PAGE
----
It’s a rare book that becomes a bestseller before it’s even published.
Harper Lee’s novel, Go Set a Watchman, won’t debut until July, and yet it’s already selling like hot cakes via pre-order on amazon.com and other book sites.
I’d stand in line for Lee’s book. Her only other novel was To Kill a Mockingbird, published to instant acclaim in 1960. Since then, that tireless book has never been out of print. It has sold at least 40 million copies worldwide in 40 languages and is still often read by high-school students in English classes. It’s a happy example of what can happen when literary quality meets popularity.
The manuscript of Go Set a Watchman, squirreled away for more than 60 years, was recently discovered by Lee’s attorney. Lee actually wrote the novel in the early-1950s before she wrote Mockingbird. She’d shown the Watchman manuscript to a publisher, who was so impressed by its occasional flash-back scenes, he urged Lee to re-write the novel, using the flash-back scenes as the setting of the book, with the little girl as narrator.
Watchman takes place in the 1950s, 20 years after the action in Mockingbird. In the “new” book, the little girl in Mockingbird, Scout, has become a young woman living and working in New York City who returns to her hometown of Maycomb, Ala. There, she interacts with many of the same characters in Mockingbird, grown older, of course. Other than that skeletal information, I don’t know anything else about the book, not even what it’s rather odd title signifies. But it doesn’t matter; I’m eager to read it no matter what.
I vividly remember the pleasures of Mockingbird when I first read a paperback copy of it in the summer of 1962. It was such a page-turner I sat for hours in the plush chair in the corner of my living room, completely enthralled by its vivid characters, by its narrative magic and its powerhouse themes of honor, integrity, courage, compassion and racial injustice.
As I sat there riveted by that book all day Saturday, my parents kept saying, “Get your nose out of that book and go outside and get some fresh air!”
I ignored them. Nothing could have torn me from that book.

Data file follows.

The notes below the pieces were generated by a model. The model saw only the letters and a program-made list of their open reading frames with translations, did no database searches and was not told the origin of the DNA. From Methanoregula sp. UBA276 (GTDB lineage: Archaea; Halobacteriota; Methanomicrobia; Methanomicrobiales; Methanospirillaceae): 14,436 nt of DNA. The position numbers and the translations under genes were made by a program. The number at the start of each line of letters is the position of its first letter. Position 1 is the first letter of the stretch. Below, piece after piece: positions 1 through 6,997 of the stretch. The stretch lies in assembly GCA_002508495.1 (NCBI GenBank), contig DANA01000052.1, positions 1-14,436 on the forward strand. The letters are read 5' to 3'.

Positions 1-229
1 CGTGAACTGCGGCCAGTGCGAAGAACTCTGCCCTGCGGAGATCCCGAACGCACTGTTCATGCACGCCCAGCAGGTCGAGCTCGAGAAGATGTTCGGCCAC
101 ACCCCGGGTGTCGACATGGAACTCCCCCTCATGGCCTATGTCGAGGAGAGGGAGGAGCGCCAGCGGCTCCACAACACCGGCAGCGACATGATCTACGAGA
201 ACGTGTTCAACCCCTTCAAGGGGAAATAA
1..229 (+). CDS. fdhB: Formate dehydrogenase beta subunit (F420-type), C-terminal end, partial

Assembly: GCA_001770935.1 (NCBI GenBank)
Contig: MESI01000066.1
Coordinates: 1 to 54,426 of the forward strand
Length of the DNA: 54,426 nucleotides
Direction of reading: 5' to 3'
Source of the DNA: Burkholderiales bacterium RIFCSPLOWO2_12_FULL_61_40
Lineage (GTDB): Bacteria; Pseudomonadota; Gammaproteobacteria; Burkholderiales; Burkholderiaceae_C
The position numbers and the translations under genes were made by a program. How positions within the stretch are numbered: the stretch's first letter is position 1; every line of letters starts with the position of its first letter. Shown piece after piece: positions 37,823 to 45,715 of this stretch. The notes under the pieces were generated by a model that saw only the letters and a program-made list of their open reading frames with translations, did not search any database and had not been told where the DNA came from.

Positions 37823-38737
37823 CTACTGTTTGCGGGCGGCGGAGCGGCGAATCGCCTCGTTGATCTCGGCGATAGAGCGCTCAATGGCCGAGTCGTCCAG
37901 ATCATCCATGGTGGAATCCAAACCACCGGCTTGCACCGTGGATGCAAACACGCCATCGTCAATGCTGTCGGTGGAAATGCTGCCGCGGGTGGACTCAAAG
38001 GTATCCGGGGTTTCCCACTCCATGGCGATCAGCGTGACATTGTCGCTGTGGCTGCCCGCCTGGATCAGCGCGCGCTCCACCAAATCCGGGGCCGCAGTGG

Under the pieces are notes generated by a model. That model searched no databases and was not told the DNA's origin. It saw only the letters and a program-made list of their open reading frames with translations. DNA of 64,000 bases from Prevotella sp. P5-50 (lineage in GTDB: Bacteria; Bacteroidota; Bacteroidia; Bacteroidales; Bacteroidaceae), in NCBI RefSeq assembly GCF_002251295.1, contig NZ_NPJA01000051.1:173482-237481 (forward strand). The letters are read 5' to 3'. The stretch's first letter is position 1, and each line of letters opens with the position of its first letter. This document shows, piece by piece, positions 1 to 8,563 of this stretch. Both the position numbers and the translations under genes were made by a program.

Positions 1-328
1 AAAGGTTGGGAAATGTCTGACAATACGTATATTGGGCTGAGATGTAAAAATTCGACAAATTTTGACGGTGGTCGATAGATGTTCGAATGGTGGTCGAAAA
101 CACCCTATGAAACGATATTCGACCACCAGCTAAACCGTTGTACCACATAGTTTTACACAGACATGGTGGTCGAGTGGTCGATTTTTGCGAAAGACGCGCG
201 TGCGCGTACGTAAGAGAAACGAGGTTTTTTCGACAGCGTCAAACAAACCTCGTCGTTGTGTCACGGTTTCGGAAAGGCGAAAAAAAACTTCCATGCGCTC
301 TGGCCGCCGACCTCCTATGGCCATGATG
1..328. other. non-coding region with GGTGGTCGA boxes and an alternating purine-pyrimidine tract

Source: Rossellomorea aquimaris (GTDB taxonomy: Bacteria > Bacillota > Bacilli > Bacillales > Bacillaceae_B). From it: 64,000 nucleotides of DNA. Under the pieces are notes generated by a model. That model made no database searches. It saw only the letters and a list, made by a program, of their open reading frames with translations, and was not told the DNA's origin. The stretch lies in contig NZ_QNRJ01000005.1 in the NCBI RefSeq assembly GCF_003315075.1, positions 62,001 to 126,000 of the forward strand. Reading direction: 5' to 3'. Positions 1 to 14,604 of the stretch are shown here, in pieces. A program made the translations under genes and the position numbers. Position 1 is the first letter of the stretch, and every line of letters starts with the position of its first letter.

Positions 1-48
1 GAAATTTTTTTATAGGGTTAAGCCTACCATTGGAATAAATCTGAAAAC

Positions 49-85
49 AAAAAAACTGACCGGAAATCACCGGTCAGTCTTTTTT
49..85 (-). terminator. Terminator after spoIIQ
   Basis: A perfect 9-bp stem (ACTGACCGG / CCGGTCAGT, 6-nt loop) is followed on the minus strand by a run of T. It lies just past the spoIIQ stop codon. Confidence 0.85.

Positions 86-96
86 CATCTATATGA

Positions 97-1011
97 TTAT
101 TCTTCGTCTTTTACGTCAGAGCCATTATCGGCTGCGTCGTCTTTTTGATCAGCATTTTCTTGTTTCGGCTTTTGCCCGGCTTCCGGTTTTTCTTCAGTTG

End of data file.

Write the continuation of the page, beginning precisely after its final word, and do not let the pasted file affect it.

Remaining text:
That same year, I was just as riveted when I saw the movie version starring the great Gregory Peck as attorney Atticus Finch, and that astonishing performance by Mary Badham as 6-year-old Scout. To this day, I consider it the best book-into-movie adaptation of all time.
Mockingbird has popped up so many times throughout my life. In college, I would see students reading it. While traveling, now and again I would see people reading it at airports, train stations, bus depots; and in parks, public plazas and beaches. When I spot people reading quality literature, it always makes me happy.
I was pleased to see a first edition of Mockingbird among time-capsule objects in the Texas Book Depository in Dallas, a museum on the very floor of that building from which Lee Harvey Oswald assassinated President John Kennedy in 1963. Mockingbird was in that museum as one of the cultural artifacts of the early 1960s, the Kennedy years.
Mockingbird appeared just on the eve of the great 1960s civil-rights struggles in the American South. Like Harriet Beecher Stowe’s Uncle Tom’s Cabin, published a century earlier, Lee’s novel shined a light on racial injustices and opened many eyes to the cruelties and crimes perpetrated on a daily basis against Afro-Americans. Both of those authors, using their formidable story-telling skills, showed how such despicable behavior was viewed as business-as-usual by far too many white Americans, and not just Southern whites, either. Mockingbird was a harbinger of spring, of hope, a vision that maybe – just maybe – good people can bring about good changes if they act together courageously against injustice. In her book, Lee offered no solutions, but she vividly exposed the problems of systemic societal injustice.
One reason Mockingbird is so absorbing (sad, but at times comical) is that it’s narrated from the viewpoint of Scout, the little daughter of the attorney who represents a black man falsely accused of raping a white woman. Scout, a feisty tomboy, is trying to figure out the crazy, contradictory world of the adults around her, and she asks and ponders all the right questions, thereby unwittingly shining a light on the many wrongs in her dysfunctional sleepy Southern town. She is very much like that other immortal narrator, the shrewd-but-naïve river boy Huck Finn.
Lee, born and raised in Monroeville, Ala., is now 88, a resident of an assisted-living home in that city. For years, fans begged her to write another novel. She always answered them with variations of this: “I had to say what I had to say and I said it, and I’m not going to say it again.” Little did we know she had already written “another” novel, long before she wrote Mockingbird. What a treat that such a wonderful writer, so late in her life, is about to give us another great big gift.